The way the 2018 season played out for Mason Rudolph was pretty much the way he envisioned it would. Rudolph, the team's third round pick in the 2018 NFL Draft, didn't see any playing time, spending the year as the No. 3 quarterback behind Ben Roethlisberger and Joshua Dobbs.
"I knew I wasn't going to start," said Rudolph. "I knew I would be able to help Ben, the staff, the offense as much as I could. The first couple of games you are like wow, this is NFL football. In the middle of season you start to understand it, the flow, the preparation, the travel, and just the way we operate as an organization. The last five to six weeks I felt like I could play now if I had to.
"It's becoming comfortable with your new teammates, surroundings, new town. I started to feel that sink in around me the last six weeks of the season."
The mainstay of the work Rudolph received last season came in the preseason, where he completed 24 of 44 passes for 315 yards, three touchdowns and an interception. It was a start for him, and the beginning of the learning process.
"I was able to understand more and more with the help of the staff," said Rudolph. "It started to click as the season went on. You saw what we were going to run, you saw what we installed during camp, what we ran during OTAs. Then when it becomes time, you saw what are the concepts we are going to be comfortable with running on the field are.
"That was a cool dynamic to see. What Ben calls in the huddle, what are his choices and his favorite calls. I was like a huge sponge every week trying to take notes on each opponent, keep the notes. Coach (Mike) Tomlin recommended that to be able to go back and refer to those notes and refresh your memory a little bit."
The source for him to use those notes, to put to work what he was picking up on a daily basis, was in practice, when he would get opportunities to get extra reps.
"That was my Super Bowl for the week," said Rudolph. "That kept me motivated. Go out there against the starting defense and throw routes, be around the guys, be involved. That was fun. It's what I looked forward to. The days I wasn't getting reps I manufactured ways to stay sharp, to stay fresh mentally and physically. That is just a part of the process."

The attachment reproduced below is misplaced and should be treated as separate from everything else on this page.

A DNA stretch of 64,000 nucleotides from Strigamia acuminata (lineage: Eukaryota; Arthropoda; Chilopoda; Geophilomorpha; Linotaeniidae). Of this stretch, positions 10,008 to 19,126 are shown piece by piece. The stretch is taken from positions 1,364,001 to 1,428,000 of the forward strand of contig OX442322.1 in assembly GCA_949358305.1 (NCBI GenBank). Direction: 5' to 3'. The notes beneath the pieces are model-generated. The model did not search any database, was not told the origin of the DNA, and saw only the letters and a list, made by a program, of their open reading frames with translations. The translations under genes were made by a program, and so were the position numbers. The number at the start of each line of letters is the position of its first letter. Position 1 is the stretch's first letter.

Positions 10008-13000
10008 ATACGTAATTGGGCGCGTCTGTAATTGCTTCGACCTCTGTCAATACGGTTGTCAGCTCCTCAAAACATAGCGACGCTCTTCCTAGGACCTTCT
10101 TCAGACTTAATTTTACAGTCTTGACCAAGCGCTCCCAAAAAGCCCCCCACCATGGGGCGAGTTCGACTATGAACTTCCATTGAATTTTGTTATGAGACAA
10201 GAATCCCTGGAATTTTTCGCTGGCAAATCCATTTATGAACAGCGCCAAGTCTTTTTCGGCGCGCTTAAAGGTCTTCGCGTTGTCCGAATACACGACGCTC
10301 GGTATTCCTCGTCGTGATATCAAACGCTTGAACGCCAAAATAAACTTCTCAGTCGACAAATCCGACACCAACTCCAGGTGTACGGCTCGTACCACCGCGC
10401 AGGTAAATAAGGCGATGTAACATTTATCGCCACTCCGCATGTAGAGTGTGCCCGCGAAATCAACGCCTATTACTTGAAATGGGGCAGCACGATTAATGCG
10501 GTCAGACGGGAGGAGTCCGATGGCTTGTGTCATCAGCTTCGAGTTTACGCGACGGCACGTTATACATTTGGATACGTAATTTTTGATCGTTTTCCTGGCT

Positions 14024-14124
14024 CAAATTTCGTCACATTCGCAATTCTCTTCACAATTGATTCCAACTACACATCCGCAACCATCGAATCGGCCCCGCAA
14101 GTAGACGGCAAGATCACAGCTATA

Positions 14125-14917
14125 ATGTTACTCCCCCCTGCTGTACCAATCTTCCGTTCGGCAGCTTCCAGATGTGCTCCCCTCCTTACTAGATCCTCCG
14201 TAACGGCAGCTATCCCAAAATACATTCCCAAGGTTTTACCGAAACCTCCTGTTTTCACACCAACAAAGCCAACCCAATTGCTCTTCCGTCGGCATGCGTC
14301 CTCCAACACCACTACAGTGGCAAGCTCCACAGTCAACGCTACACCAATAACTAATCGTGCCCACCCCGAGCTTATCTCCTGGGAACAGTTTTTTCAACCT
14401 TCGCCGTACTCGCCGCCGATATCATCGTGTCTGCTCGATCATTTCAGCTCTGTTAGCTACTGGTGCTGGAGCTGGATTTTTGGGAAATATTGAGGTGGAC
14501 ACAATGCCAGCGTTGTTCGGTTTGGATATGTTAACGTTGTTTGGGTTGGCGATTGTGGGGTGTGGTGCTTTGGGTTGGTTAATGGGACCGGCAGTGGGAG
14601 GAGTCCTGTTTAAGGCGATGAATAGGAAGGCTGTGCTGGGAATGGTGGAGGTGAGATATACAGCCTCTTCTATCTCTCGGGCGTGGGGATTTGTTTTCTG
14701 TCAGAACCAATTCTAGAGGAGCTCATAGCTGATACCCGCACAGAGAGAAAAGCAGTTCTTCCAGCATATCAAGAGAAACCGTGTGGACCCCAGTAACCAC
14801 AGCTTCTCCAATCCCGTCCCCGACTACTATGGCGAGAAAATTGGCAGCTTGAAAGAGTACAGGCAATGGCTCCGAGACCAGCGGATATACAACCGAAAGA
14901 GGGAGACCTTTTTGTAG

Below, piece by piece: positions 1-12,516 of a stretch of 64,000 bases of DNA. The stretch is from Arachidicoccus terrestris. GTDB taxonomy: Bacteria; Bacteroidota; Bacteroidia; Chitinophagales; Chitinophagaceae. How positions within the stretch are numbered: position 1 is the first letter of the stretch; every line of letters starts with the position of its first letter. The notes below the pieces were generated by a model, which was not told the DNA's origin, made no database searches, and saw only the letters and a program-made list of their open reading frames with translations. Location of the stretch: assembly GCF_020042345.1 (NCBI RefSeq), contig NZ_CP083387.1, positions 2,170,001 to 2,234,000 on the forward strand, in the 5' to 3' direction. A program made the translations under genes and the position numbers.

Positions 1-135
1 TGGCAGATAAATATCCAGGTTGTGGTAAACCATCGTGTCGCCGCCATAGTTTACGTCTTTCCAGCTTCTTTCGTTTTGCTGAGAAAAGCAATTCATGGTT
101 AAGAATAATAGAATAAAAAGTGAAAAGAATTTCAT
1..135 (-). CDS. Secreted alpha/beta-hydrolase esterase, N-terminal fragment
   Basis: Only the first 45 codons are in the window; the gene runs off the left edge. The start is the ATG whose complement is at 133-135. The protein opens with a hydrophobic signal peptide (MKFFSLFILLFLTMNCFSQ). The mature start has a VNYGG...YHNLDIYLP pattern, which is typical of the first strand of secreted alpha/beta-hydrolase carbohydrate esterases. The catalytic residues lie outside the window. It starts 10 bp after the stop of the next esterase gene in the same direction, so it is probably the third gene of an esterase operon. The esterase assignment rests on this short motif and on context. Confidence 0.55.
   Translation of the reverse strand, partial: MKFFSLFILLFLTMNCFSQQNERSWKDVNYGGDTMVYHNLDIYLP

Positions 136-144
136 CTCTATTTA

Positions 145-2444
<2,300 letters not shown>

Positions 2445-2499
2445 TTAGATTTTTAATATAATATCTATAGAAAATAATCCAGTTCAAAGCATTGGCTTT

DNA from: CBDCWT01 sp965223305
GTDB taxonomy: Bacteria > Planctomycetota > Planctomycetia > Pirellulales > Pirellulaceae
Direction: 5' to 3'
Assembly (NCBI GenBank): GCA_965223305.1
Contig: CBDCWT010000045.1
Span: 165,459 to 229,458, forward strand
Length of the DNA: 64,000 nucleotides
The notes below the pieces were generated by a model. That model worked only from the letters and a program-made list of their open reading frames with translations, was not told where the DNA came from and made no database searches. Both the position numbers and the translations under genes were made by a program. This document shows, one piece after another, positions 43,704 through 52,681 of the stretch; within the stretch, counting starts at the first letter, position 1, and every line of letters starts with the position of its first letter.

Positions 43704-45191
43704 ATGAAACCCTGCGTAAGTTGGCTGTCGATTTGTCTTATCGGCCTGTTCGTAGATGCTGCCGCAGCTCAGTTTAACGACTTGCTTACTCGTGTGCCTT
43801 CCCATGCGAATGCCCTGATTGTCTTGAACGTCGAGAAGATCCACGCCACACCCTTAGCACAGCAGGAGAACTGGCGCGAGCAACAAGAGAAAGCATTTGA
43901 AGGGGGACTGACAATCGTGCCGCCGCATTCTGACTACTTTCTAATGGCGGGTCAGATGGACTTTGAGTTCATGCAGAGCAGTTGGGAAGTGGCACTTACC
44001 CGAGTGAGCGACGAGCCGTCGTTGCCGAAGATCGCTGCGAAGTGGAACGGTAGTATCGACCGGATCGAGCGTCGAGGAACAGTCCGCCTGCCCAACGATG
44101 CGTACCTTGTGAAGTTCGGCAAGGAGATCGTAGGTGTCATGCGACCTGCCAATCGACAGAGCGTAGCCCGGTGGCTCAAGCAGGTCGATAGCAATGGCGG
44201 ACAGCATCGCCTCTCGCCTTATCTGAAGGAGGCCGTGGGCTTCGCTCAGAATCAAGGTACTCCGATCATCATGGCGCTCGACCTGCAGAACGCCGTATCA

It was a process that wasn't the easiest for him, though. Rudolph is a competitor. He has a drive, a passion for the game that is clearly visible. You can hear it when he talks, see it every time he takes the field. So not playing, it wasn't easy.
"I wanted to play. I am a competitive guy," said Rudolph. "It was a rough year not playing for sure. You prepare yourself for it mentally when you are drafted to a team like this with a Hall of Fame quarterback. I am here eager to learn, ready to pick up what I can from Ben and our offense. Not just get thrust into the fire, which I think I could have held, withstood. I couldn't be happier to play for the Pittsburgh Steelers and spend the season in the lab learning. Working with the strength staff, working with Coach Randy (Fichtner), getting the reps I got on the field and maximizing those. Whatever throws I could get in, I looked forward to."
That was the key. Not getting down. Not getting discouraged. Instead taking advantage of the time to learn and grow from it.
"You wish you were waking up on a Monday morning sore the way I did the last eight years of my life," said Rudolph. "It was a change, but I think I will be better for it down the road. It was a year I could focus on helping our team, being a guy behind the scenes, trying to raise my football IQ. I met with Coach Tomlin once a week to find out his keys to the game and his insight onto what we need to attack on their defense. That really helped. All of the knowledge on our staff helped.
"I made the best of it and I think I came out as a better player."